A potential strike at an Australian liquefied natural gas (LNG) plant has triggered a surge in wholesale gas prices in Europe.
The Offshore Alliance union announced that workers at the North West Shelf facility could walk out as soon as 2 September unless they receive a satisfactory pay offer.
On Monday, benchmark gas prices for the EU and UK jumped by about 10%, as reported by Bloomberg.
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Prices had previously skyrocketed after Russia invaded Ukraine, but they have since declined.
However, there are concerns that the North West Shelf facility, operated by Woodside Energy Group, could face disruption in its LNG exports if the strike goes ahead. Australia is a major global supplier of LNG.
Two other offshore LNG plants, Gorgon and Wheatstone, run by Chevron, are also at risk of strike action. Workers are currently voting on whether to join the industrial action, and the results are due on Thursday.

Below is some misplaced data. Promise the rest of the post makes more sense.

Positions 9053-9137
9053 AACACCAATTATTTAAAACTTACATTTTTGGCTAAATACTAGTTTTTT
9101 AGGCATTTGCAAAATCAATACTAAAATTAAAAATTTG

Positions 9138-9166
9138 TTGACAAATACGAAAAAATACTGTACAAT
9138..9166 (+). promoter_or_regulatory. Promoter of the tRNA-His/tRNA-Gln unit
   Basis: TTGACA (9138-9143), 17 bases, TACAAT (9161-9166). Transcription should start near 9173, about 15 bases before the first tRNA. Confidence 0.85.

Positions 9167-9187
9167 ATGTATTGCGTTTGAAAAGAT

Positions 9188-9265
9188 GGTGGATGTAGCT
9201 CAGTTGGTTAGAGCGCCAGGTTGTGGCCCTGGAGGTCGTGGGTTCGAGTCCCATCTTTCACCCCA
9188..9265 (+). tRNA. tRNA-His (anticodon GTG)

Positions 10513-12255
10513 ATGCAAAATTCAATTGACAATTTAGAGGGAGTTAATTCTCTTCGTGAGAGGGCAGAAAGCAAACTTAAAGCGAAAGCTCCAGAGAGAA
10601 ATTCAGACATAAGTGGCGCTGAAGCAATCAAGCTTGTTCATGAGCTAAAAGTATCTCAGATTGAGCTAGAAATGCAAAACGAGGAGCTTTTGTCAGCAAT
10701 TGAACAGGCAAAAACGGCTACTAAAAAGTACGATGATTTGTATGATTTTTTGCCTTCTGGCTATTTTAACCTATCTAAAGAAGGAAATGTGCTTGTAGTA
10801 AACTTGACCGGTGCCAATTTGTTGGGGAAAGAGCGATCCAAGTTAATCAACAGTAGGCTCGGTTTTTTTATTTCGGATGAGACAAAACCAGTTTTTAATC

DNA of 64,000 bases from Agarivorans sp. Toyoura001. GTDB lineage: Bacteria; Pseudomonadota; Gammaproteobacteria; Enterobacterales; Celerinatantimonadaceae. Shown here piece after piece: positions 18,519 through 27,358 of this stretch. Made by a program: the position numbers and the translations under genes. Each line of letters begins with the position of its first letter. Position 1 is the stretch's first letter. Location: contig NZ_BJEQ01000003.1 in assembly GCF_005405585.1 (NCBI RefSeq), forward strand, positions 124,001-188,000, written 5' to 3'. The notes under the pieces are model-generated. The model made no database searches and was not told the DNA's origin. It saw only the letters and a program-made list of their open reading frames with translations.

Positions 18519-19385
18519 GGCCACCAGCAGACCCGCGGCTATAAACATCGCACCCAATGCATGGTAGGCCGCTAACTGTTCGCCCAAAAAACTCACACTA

The three plants account for roughly 10% of the world’s LNG production.
Ben McWilliams, an affiliate fellow at the think tank Bruegel, cautioned that the strikes could have a global impact on LNG prices.
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He told the BBC’s Newsday programme earlier this month: “Australia mainly supplies Asia, but if these strikes were to happen, and Australian gas were reduced to Asian customers, we would see Asian customers turning around and looking, for example, to Qatar and competing with European buyers there.”
Mr McWilliams added that this would create a “domino effect on prices”.
After the outbreak of the war in Ukraine, Russia cut off natural gas supplies to Europe, forcing Australian along other countries to look for alternative sources of energy.
Many countries depend on LNG to meet their energy needs.
Last week, Cornwall Insight projected that higher gas prices due to the Australian uncertainty would lead to a substantial increase in the Ofgem price cap in January.
It estimated a cap of £2,082.56 for a typical annual household bill for the first quarter of 2024, up from its £1,925.71 estimate for the fourth quarter of 2023.